Table 1.
MLST markers used in this study for each species complex, together with primers used for PCR and DNA sequencing


A BLAST search using TEF sequences against the FUSARIUM-ID (19) and GenBank databases (http://www.ncbi.nlm.nih.gov/GenBank/index.html) was used as an initial step to identify isolates to species and/or species complex. The results of these searches revealed that all isolates belonged to one of four species complexes: the FOSC, FSSC, FDSC, and the F. incarnatum-equiseti species complex (FIESC). Additional sequences were then generated for each isolate, using species complex-specific MLST schemes (Table 1). Once edited, sequences were manually added to existing sequence alignments for the respective species complex. Missing or ambiguous DNA sequence characters were assigned Ns in the alignments, and these characters were treated as missing data in the phylogenetic software PAUP* (Phylogenetic Analysis Using Parsimony and other Methods) v.4.0.b9 (53). To assign isolates to known STs, a parsimony tree was first generated for isolates from each species complex using PAUPRat (34, 50) implemented in PAUP* v.4.0.b9 with the following settings: set seed = 0, nreps = 200, pct = 15, set wtmode = uniform, set terse, with simple sequence addition and heuristic searches. Isolates were assigned to existing STs when they shared a common terminal node in the parsimony tree with a previously known ST, and their exact identity was confirmed by visual scrutiny of sequence alignments and chromatograms. Isolates were assigned to new STs when they formed a unique branch in the parsimony tree, confirmed by scrutiny of the sequence quality and alignments. Both indels and nucleotide substitutions were taken into account when assigning STs. (Note that, for the FIESC and FSSC, ST designations consist of a number indicating the phylogenetic species, followed by a letter or series of letters indicating the unique ST within the species. For the FOSC, only a number is provided to indicate the ST, since phylogenetic species boundaries have not been elucidated within this complex. ST nomenclature for the FDSC has not been developed.) To compare the diversity of drain fusaria with the diversity of clinical fusaria, the frequencies of human pathogenic STs belonging to different Fusarium species complexes were compiled from published phylogenetic analyses (8, 41, 42, 44, 49, 58) using MLST data.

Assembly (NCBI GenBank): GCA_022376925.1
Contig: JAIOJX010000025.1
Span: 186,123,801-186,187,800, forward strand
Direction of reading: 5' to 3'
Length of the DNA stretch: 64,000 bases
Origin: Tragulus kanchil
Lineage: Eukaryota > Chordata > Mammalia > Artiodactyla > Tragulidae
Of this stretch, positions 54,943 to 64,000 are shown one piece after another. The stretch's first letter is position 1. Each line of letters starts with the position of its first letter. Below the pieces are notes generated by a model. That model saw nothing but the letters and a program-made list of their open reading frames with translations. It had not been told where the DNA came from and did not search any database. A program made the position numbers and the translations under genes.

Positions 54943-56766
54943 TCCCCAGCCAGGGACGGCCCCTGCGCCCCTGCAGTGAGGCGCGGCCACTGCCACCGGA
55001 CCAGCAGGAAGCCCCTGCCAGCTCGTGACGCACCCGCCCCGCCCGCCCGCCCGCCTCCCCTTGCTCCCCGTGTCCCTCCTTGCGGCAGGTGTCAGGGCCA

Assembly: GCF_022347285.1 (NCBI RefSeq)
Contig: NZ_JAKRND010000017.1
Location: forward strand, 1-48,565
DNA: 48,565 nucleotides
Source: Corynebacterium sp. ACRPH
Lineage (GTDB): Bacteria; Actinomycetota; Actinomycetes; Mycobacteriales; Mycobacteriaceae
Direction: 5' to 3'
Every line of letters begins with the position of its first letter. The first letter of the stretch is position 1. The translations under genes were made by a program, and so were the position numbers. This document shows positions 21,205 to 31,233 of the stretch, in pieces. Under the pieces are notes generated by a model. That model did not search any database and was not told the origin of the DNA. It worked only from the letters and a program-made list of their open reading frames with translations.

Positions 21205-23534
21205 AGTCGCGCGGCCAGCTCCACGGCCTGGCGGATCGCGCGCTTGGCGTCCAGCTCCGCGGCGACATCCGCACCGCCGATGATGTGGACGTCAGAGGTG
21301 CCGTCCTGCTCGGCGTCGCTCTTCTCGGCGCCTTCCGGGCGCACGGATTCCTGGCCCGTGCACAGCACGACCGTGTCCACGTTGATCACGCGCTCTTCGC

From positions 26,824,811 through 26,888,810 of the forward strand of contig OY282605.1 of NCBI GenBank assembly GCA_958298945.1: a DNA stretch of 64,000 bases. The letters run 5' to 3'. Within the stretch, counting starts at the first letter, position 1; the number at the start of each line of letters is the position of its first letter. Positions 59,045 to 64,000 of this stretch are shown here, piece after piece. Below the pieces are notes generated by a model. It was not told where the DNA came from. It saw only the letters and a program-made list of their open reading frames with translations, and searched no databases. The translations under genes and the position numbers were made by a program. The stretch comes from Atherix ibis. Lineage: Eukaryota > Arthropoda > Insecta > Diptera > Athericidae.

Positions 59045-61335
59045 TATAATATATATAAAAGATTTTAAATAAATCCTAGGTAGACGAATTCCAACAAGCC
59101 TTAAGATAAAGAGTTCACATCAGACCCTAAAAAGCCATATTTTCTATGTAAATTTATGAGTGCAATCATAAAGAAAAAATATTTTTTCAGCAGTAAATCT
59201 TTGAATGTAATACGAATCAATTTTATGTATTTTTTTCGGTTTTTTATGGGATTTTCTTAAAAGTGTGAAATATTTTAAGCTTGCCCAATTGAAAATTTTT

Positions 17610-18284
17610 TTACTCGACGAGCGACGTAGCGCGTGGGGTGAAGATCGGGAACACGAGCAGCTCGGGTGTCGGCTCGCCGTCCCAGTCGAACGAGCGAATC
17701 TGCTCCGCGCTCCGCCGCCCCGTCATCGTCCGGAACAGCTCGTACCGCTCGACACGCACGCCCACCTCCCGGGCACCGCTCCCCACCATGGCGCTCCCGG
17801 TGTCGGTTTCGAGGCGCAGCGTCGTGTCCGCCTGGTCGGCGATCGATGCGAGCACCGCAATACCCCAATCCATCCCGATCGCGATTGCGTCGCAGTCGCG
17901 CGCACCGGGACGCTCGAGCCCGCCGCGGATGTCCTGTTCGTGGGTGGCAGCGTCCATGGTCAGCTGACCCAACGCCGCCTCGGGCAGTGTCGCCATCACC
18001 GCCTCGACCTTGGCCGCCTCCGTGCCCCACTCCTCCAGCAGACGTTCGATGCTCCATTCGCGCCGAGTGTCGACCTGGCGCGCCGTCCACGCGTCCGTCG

Frequency and phylogenetic distribution of fusaria.

A total of 312 (66%) of 471 sinks sampled and 107 (82%) of 131 buildings in Pennsylvania, Virginia, Maryland, North Carolina, South Carolina, Georgia, Florida, and California yielded at least one Fusarium isolate, determined by the production of diagnostic conidia on Nash agar. Of these, 297 were successfully obtained as pure cultures and subjected to full MLST analysis, yielding 59 unique STs (multilocus DNA sequence data are available at GenBank). A total of 99% of STs were nested within one of three species complexes: 185 from the FSSC (62%), 85 from the FOSC (28%), and 25 from the FDSC (8.5%) (Fig. 1). Among clinical isolates, a review of STs from previous analyses (n = 717) indicated that ca. 60% came from the FSSC, 18% came from the FOSC, 5% came from the FDSC, 7% came from the Gibberella fujikuroi species complex (GFSC), 7% came from the FIESC, 3% came from the F. chlamydosporum species complex (FCSC), and <1% came from other species complexes (Fig. 1). In the present study, only two isolates were from the FIESC, and no members of the GFSC or FCSC were obtained from sink drains.

Fig. 1.
Frequencies of Fusarium species complexes characterized by MLST from clinical sources based on previous studies (2, 8, 38, 41, 44, 49, 58) (A) and from drains based on the present study (B). FDSC, Fusarium dimerum species complex; FIESC, Fusarium incarnatum ...

MLST diversity of sink fusaria.

A total of 70% (209/297) of sink isolates belonged to six STs from four species in three species complexes. Nucleotide sequence data has been deposited in GenBank with accession numbers (JN235143 to JN235946). From most to least common, the STs were FOSC ST 33 (n = 71), FSSC 2-d (n = 58), FSSC 1-a (n = 30), F. dimerum ST a (n = 24), FSSC 1-b (n = 15), and FSSC 2-k (n = 11) (Fig. 2).

Fig. 2.
Frequencies of 59 STs which represent 297 fusaria isolated from drains in the present study. The six most common clinical STs are highlighted with asterisks: FSSC 1-a, FSSC 1-b, FSSC 2-d, FSSC 2-k, FOSC ST 33, and Fusarium dimerum a.

Based on our census of isolates from clinical sources in published MLST studies, these same six STs were the six most common in human infections (FOSC ST 33 = 74, FSSC 2-d = 44, FSSC 1-b = 29, F. dimerum a = 17, FSSC 1-a = 15, and FSSC 2-k = 7). FOSC ST 33 was the most common ST isolated from drain environments and clinical sources (Fig. 3).